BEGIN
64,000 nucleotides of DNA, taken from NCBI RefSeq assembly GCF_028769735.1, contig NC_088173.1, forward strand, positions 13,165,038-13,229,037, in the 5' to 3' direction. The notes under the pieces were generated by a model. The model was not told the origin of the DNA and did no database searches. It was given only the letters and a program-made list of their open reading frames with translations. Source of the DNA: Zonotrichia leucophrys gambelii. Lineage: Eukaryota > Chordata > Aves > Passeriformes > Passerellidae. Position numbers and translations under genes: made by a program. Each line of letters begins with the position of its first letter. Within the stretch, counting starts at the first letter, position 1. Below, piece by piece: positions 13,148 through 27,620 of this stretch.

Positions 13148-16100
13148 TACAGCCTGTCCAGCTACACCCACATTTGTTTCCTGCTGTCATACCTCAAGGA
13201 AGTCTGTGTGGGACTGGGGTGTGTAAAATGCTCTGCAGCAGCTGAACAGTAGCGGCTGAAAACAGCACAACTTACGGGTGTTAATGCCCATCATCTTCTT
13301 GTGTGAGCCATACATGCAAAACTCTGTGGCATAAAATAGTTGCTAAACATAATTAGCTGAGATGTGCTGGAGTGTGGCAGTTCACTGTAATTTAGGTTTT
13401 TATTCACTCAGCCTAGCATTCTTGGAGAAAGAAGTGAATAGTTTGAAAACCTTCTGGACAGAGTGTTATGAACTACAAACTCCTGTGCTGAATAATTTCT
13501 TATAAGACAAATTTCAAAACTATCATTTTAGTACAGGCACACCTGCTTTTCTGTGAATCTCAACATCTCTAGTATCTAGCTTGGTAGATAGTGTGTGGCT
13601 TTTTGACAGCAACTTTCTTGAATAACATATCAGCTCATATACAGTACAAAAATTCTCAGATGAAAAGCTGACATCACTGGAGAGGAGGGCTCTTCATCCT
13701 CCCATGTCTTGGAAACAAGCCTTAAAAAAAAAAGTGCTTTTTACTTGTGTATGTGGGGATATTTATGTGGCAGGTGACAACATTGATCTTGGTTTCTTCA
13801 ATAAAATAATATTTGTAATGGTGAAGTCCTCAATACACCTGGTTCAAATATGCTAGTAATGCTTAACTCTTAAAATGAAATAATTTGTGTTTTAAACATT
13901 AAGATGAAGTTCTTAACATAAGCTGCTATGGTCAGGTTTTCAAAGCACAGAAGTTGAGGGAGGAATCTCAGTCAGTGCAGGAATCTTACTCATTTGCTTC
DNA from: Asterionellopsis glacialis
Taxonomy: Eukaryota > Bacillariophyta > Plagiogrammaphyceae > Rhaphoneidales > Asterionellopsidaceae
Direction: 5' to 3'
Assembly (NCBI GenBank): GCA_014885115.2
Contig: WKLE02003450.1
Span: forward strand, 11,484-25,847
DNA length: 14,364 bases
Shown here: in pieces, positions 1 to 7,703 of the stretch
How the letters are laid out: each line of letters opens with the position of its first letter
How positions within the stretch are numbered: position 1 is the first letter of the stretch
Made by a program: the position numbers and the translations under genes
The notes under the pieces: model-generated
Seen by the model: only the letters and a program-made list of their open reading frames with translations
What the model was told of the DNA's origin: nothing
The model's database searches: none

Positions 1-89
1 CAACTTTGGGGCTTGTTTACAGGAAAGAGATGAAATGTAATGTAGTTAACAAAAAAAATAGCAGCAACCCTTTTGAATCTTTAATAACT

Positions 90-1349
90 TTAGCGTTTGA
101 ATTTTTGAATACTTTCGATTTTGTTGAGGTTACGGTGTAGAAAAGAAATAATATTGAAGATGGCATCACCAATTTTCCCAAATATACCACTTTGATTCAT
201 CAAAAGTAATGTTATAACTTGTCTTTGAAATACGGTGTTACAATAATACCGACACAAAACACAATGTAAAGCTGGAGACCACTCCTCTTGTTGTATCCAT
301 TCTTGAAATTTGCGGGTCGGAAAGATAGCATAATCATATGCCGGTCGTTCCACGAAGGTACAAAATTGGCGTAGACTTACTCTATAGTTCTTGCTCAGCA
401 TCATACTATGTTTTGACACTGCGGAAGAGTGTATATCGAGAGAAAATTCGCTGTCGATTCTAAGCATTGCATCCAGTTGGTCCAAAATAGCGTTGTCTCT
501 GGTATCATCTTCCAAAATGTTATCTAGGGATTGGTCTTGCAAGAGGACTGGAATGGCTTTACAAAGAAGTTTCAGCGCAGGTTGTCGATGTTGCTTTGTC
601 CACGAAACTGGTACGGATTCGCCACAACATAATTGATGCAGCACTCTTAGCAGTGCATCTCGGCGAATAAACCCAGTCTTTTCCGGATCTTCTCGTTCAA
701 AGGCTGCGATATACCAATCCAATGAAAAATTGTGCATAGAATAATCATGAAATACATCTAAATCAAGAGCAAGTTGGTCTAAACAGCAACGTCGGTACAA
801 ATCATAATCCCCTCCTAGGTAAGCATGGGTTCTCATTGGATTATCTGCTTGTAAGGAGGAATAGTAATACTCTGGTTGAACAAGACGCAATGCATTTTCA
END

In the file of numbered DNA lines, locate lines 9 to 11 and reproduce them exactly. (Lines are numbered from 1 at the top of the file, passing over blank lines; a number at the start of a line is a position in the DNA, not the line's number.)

13701 CCCATGTCTTGGAAACAAGCCTTAAAAAAAAAAGTGCTTTTTACTTGTGTATGTGGGGATATTTATGTGGCAGGTGACAACATTGATCTTGGTTTCTTCA
13801 ATAAAATAATATTTGTAATGGTGAAGTCCTCAATACACCTGGTTCAAATATGCTAGTAATGCTTAACTCTTAAAATGAAATAATTTGTGTTTTAAACATT
13901 AAGATGAAGTTCTTAACATAAGCTGCTATGGTCAGGTTTTCAAAGCACAGAAGTTGAGGGAGGAATCTCAGTCAGTGCAGGAATCTTACTCATTTGCTTC